A study of research funding, legitimacy and symbolic violence in Academia.

This study is based on observations from a short seminar series that were held at a Swedish university on the topic of how to write successful research proposals.

In an attempt to present a view of “how professors think” about peer review and research funding, several universities has in recent years organized seminars where senior scholars talk about how to write successful grant proposals.

The seminars are a practical response to the changing nature of research funding in general, and to the fact that Swedish universities has become a kind of “entrepreneurial universities” with an external pressure to be highly competitive and productive.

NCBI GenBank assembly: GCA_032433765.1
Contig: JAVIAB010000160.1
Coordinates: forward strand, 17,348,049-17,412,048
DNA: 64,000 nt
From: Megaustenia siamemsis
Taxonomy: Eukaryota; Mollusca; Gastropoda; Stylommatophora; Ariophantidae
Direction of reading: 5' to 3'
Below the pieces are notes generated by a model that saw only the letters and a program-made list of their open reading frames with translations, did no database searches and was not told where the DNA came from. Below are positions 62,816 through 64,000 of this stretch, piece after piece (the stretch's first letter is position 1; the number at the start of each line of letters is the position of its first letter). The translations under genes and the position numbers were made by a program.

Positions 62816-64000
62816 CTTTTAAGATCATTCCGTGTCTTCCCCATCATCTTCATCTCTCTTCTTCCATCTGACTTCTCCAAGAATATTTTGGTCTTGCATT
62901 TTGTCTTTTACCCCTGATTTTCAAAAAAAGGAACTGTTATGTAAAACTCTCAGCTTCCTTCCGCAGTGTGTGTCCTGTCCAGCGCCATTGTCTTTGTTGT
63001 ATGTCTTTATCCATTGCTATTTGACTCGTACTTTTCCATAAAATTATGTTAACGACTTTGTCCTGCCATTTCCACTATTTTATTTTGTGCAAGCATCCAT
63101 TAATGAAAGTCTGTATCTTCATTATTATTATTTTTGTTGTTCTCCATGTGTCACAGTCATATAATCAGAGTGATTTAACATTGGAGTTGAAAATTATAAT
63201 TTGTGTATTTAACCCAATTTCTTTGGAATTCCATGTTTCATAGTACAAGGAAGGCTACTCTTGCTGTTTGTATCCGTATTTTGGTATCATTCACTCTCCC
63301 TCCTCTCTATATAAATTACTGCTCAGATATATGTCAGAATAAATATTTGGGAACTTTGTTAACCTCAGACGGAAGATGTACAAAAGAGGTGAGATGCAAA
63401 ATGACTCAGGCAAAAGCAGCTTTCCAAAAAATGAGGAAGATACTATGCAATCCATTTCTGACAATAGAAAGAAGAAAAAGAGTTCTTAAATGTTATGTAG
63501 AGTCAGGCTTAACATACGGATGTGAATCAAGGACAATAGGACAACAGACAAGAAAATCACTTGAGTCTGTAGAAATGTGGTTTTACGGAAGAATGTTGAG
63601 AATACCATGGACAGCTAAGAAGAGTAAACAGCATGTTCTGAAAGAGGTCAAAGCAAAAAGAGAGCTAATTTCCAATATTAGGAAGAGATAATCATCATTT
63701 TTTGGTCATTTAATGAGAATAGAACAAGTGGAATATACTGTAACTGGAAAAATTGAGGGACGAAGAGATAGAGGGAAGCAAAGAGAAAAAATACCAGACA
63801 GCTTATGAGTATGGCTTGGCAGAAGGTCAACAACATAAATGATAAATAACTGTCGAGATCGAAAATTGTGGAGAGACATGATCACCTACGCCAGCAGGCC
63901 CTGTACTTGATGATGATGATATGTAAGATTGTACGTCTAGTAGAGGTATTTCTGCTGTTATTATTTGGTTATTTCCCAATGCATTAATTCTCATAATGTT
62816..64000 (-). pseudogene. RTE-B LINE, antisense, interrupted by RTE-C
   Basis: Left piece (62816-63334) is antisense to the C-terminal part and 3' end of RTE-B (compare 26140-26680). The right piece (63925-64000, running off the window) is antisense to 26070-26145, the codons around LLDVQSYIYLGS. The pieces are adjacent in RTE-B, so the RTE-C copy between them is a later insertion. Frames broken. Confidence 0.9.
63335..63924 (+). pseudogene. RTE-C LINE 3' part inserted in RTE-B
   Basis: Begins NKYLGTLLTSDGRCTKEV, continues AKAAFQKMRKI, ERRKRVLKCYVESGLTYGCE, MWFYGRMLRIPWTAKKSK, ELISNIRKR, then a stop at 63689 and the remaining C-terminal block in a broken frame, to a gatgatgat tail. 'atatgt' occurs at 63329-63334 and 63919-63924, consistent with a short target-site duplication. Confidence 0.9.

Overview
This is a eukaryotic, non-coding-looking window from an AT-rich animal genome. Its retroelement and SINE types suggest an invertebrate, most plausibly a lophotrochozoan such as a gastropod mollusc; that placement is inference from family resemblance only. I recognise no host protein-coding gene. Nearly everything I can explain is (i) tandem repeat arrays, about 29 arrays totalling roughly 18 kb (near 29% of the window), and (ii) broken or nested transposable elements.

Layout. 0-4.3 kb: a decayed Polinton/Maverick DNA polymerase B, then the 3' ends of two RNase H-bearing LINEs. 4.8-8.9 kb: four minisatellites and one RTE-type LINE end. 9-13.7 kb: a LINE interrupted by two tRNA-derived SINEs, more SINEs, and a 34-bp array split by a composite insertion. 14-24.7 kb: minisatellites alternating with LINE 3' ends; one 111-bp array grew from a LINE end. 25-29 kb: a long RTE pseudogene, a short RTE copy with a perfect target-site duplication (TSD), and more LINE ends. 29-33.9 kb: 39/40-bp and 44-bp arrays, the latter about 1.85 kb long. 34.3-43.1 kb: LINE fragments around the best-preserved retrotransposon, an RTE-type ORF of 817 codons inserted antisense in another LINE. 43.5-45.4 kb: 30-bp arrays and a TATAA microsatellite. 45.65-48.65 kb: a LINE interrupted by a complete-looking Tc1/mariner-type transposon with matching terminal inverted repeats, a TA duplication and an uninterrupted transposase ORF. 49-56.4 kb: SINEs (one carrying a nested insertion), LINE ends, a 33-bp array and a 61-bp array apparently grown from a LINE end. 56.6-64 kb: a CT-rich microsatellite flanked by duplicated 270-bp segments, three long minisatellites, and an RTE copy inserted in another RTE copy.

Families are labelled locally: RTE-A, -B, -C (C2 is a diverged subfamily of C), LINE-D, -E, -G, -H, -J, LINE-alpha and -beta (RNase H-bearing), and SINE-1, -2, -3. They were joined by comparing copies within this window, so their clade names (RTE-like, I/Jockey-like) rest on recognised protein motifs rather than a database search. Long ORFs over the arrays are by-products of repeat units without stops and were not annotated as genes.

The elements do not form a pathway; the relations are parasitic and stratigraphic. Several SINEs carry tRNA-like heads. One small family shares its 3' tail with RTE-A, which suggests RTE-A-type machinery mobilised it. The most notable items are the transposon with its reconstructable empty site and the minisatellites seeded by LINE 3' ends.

The results of the analysis suggest that the message being delivered to the young scholars in the audience is quite ambivalent. Although the organization and the speakers seem genuinely sincere in their wish to guide the new generation of scholars, the performances contain at the same time a gentle form of symbolic violence.

One of the hypotheses put forward in this paper is that this seminar series is only a minor aspect of a more general crisis of legitimacy within Swedish academia concerning issues of funding.

It is also suggested that these seminars play a vital part in the socialization process of the new generation of scholars, a socialization process that normalizes the meaning and the consequences of the precarious and uncertain conditions of today’s academic life.


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